I bought this from ebay a few years ago. I don't doubt its authenticity though it has had a life before and there are a few faults, which I've tried to photograph: the pearls coming away slightly at the wrap tie and the slight orange staining at the base of the skirt. It's largely hidden by the folds and is fairly subtle but I've adjusted the price to reflect this.
Of course, the buyer probably has a point - the glory of Peptol Bismol pink has blinded me before. I geniunely tried to list its faults, but clearly I was looking at it with nostalgic eyes. This dress is Alexis Carrington to me, old school glamour shot through with Miss Havisham-esque ruin. It starred in my first and extraordinarily shitty art school film, the sole wardrobe of Miss Manners, a character in a fictional 1940s romantic comedy about the ghost of a Southern etiquette coach who helps the hapless Henry Fonda-esque hero get the girl.
The full horror and shakeycam is on youtube somewhere but criminy, I've suffered enough today and I refuse to link to it. All you need is this screenshot to know is that it was primarily about texture and purity. And I was twenty two. And also shut up.
I've sent the buyer a grovelling e-mail offering a full refund and to pay for her to post the item back to me. As well I might: A woman can't embark on a literary and aesthetic overall with soiled feedback. I believe Confucius said something very similar.
Also, and pathetically, I want my girl back. I feel like her southern honour has been impuned. I had no notion others would see her as bedraggled and unworthy of wear. Already and quite against the spirit of the project, I want my stuff back. It's about texture. And purity. And shame.
I heartily anticipate growing up tomorrow. Maybe we'll have one more night of cocktails. One More Night & Then Barnardos... that's a movie I'd watch.
If you are not heartily put off, buy my precious things.
Monday, 3 May 2010
"Only the individual taste, in the end, can truly create style or fashion, since it is not concerned with following in the wake of others. Hence whatever an individual taste may choose, be it a stepladder or a wicker basket, it must always be based on a deep personal choice, a spiritual need that truly assesses and gives value to that particular ladder or basket...It is on our selection, after all, that we betray our deepest selves, and the individualist can make us see the object of his choice with new eyes, with his eyes."
It's this kind of quote with its promise of superior selfhood through aesthetics and a love of beauty that has left me, at 26, living in a basement in Norwich, surrounded by in a crushing sinkhole of debt and for all my fancy degrees, little to show for my work except for a wide selection of really exceptional stepladders and wicker baskets.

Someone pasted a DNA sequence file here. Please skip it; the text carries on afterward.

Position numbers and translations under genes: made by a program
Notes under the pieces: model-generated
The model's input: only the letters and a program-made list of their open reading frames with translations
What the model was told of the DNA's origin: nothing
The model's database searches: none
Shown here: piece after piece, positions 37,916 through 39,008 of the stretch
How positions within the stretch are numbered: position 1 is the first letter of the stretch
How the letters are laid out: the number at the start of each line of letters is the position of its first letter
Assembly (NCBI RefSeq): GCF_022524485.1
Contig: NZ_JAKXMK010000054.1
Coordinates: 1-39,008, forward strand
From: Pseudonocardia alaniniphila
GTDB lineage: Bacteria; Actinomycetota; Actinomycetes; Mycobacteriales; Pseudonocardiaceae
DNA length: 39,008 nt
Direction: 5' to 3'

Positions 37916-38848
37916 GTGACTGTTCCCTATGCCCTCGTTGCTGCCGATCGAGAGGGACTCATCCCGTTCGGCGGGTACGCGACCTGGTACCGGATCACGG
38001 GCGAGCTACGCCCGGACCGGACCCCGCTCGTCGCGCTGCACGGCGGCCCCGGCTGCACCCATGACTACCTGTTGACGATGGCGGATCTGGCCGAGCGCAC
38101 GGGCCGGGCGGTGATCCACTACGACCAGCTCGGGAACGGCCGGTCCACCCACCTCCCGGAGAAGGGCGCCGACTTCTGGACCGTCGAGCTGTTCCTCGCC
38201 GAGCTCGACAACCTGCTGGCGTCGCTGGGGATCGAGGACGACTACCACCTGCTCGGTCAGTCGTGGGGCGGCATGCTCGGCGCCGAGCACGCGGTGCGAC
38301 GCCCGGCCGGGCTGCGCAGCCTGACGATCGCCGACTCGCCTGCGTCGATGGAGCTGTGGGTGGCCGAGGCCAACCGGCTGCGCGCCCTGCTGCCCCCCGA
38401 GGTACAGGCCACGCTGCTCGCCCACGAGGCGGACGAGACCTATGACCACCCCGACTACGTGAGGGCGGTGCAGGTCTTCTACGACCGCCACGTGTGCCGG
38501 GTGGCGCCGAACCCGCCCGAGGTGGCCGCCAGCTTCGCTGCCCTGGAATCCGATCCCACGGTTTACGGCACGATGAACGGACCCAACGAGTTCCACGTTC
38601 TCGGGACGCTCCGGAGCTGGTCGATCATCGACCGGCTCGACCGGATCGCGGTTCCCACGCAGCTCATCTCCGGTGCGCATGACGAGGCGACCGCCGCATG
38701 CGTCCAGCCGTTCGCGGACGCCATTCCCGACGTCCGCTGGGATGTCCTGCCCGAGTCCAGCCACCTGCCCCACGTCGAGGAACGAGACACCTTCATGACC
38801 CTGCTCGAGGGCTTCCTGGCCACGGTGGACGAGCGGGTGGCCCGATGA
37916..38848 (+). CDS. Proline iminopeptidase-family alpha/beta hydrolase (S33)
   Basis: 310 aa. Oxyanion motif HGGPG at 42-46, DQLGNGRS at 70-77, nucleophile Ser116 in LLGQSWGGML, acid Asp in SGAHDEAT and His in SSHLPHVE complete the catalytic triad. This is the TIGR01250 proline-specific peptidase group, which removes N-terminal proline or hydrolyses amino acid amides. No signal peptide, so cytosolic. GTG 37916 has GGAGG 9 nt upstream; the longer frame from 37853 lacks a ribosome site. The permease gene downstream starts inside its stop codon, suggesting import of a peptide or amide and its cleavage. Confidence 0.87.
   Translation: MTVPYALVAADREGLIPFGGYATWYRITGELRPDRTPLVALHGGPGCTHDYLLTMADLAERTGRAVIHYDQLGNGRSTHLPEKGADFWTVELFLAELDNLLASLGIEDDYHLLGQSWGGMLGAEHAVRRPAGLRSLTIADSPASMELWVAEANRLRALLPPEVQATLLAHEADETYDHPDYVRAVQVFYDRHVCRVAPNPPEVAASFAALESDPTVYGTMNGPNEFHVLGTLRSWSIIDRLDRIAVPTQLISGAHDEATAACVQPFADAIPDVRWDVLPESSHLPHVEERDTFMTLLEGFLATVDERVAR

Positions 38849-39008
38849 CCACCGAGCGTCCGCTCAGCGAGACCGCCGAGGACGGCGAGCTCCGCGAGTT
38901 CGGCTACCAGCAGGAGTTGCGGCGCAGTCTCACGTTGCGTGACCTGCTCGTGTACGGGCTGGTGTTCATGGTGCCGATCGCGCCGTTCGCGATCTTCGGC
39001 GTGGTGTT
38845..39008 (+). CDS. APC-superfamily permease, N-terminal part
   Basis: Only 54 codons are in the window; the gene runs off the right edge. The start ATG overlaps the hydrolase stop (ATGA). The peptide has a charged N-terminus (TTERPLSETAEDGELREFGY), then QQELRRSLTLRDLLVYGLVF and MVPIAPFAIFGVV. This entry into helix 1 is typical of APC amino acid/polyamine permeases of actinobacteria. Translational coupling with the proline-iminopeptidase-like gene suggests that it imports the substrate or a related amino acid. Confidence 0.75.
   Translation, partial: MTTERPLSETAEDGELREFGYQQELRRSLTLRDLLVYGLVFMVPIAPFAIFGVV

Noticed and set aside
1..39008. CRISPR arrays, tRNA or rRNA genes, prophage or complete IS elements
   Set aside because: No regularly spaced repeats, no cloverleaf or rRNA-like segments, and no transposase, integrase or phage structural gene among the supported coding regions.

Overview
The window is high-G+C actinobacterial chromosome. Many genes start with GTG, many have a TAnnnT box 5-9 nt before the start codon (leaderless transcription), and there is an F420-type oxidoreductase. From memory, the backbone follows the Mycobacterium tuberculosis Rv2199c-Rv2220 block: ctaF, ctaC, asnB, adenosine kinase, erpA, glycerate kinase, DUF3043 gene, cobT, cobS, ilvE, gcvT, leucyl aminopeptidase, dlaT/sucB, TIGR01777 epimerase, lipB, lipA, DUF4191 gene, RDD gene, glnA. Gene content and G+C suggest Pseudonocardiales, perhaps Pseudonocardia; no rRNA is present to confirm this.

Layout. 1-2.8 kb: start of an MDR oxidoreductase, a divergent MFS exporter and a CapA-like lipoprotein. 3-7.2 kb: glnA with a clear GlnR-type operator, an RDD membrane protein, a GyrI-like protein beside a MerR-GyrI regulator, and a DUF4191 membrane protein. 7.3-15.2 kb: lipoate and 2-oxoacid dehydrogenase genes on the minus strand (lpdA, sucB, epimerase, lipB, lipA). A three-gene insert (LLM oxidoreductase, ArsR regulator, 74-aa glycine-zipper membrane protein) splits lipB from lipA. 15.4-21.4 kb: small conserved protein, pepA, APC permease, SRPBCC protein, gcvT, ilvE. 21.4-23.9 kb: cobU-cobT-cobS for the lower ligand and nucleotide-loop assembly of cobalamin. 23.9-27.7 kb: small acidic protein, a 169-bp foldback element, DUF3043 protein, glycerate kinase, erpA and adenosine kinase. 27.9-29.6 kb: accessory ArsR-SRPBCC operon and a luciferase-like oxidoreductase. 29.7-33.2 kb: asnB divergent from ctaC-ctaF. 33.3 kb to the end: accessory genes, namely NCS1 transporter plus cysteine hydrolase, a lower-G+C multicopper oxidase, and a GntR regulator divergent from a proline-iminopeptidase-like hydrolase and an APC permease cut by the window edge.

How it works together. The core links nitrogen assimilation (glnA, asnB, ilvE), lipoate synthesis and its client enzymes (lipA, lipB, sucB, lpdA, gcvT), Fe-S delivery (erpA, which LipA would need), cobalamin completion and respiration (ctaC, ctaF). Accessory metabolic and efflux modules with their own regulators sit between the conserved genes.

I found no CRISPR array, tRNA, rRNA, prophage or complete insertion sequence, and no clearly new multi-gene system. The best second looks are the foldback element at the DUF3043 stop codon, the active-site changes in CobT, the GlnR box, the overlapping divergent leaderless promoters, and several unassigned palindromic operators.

No, really. You can have it. I want you to. For years I cherished my glorious clothes, my voluminous personal library (over 1,000 books and counting), my fantastic knick-knacks and personal doo-dads. There's a dedication in one of these books from one of my very good friends, Chris, who wrote the excellent Young Adult clone 'n' heartbreak novel Mark II, and it reads:
"Dear Becky, please do not sell this book on Ebay. Instead keep it with your precious things. Love, Chris."
Chris, you're safe. For now. Thing is, non-existent readership, is that the majority of my awesome stuff came from Ebay in the first place. I'm mildly obsessed with it and have been for over a decade. I rarely buy anymore as I can't afford to, but I realised recently that what I love about ebay in particular is the tiny narratives that are bundled into every auction: the language, the eccentricity, the chance to snoop around somebody's house from within the limits of their cameraphone.
Simply put, I am not addicted to stuff as I am addicted to the stories within the stuff.
This all works out very well as I am thousands of pounds in debt to HSBC and those people don't accept snappy autobiographical Sloane Crosley-esque copy as debt replacement.
Solution: sell the stuff, keep the narrative. This blog will be a repository of all the precious things I am letting go so that, by the time I'm 30 on 1st October 2013, I can be debt free with my life recorded and filed, and me filled to the brim with a zen-like readiness for the next big thing. Either that or writing wide-eyed articles in Grazia about how to execute home manicures whilst renegotiating your IVA and sobbing in your pyjamas.
Incidentally, and as side projects, I also plan to have won an Eric Gregory award, third prize in the Bridport and had Miranda July clasp my hands and meet my eye in a gesture of loving simpatico. If there's time, I'm also going to look into getting a pony.
"The more you have, the less you are." -- Karl Marx
"Beck, can I sit down? I think I wrenched my spine." -- my mother, moving my 10 year-old Vogue collection.
And so it begins: Buy My Precious Things